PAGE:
She sees this legacy reflected in present-day German horror films such as the Netflix hit series, Dark: “You can better understand those kinds of German scary movies, and their 1980s roots, if you read Gudrun Pausewang.”
Even Pausewang’s admirers concede that the books can be painful. “It was so overwhelming, this scenario, so huge, that I didn’t know how to cope with it, as a child,” says Rémi, recalling the effect of reading The Last Children of Schewenborn. Then again, she argues, it’s a realistic depiction of how children experience systemic meltdown. “Her texts encourage readers to engage with big questions: the environment, anti-nuclear issues, but also, especially in her later years, the Nazi era, Fascism, dictatorship and political radicalisation.” And by rejecting a heroic narrative, one in which the child might triumph through some individual act of bravery or cunning, Pausewang places the responsibility squarely on the adults, and the system they created. (She also had less subtle ways of getting that message across: In The Last Children of Schewenborn, the children scrawl “Cursed Parents!” on a wall, and one of them cries: “The bomb is your fault!”.)
Overall, Rémi says, the question that haunted Pausewang remains hugely relevant today, at a time of climate change and conflict: “What did we inherit from the past, and what are we passing on to the next generation?”
Given that I am a member of Generation Pausewang, re-reading The Cloud for this article did make me reflect on how her gloomy outlook shaped me. I devoured her books as a child and teenager, and admire her commitment to truth-telling. But I also wish she had, perhaps, broadened her view of human nature just a little, and allowed for the possibility that people do sometimes choose to be brave, hopeful, altruistic and forgiving – and thrive. Of course, Pausewang would have found that suggestion naïve, and worse, patronising. As she once said, at the age of seven she already disliked books with a happy ending, and felt the writers didn’t take her seriously. She promised herself: “If I’m ever going to become a writer, I will take my readers seriously, regardless of whether they are six, 16 or 60. And I did become a writer, and I do take my readers seriously.”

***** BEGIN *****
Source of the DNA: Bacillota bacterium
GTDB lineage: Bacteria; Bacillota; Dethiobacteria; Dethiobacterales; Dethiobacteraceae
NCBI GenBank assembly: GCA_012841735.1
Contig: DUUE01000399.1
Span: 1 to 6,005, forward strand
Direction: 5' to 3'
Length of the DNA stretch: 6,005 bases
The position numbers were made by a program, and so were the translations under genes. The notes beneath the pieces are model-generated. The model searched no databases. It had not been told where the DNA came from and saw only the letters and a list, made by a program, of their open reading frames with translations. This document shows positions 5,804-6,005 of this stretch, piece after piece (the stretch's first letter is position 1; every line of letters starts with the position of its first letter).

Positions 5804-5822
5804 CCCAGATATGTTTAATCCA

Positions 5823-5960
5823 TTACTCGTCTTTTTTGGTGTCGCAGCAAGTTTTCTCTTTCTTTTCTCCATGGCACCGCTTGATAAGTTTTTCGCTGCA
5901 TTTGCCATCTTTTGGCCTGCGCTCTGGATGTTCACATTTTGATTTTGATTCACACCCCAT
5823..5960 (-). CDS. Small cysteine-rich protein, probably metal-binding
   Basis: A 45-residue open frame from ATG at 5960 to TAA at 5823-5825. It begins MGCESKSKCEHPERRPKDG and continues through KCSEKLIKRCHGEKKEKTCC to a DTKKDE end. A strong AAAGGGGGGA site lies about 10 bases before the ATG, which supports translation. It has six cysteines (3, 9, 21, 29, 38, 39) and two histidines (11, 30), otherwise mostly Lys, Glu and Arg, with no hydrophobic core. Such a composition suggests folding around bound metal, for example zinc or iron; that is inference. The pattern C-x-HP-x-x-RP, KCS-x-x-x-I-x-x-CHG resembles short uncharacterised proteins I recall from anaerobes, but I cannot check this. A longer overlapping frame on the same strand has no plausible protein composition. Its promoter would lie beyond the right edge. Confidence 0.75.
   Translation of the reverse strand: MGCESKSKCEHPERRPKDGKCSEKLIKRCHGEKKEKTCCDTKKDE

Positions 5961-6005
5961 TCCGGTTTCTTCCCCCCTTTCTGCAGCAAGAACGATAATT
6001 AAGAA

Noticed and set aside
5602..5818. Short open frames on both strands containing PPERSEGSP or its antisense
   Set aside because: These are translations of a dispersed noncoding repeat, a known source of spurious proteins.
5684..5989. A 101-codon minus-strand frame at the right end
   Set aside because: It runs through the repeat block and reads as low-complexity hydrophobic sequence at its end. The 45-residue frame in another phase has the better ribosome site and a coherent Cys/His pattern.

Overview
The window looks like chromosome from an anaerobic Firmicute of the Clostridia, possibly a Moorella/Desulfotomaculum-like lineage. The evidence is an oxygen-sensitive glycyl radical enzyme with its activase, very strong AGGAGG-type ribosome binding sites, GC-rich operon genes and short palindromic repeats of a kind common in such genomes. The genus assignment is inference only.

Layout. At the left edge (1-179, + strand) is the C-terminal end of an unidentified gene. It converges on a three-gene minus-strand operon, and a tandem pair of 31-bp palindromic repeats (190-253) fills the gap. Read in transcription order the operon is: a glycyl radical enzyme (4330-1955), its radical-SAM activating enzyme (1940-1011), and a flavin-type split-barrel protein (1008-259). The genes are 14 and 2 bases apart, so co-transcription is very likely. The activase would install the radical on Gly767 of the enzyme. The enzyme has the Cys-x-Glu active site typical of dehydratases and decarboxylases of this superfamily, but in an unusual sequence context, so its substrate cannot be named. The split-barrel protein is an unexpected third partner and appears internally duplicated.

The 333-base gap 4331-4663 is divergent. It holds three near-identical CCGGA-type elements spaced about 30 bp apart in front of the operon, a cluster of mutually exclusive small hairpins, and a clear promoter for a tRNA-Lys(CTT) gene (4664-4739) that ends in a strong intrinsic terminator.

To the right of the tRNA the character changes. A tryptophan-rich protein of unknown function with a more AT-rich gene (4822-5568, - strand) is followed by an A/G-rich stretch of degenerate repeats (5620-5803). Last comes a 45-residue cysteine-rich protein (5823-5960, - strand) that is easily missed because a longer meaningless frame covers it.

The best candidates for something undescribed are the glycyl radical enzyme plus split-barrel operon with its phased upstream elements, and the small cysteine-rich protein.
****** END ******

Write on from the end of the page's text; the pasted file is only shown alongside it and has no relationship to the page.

Sophie Hardach is a journalist and writer living in London. Her latest novel, Confession with Blue Horses, was shortlisted for the Costa Novel Award.
Love books? Join BBC Culture Book Club on Facebook, a community for literature fanatics all over the world.
And if you liked this story, sign up for the weekly bbc.com features newsletter, called The Essential List. A handpicked selection of stories from BBC Future, Culture, Worklife and Travel, delivered to your inbox every Friday.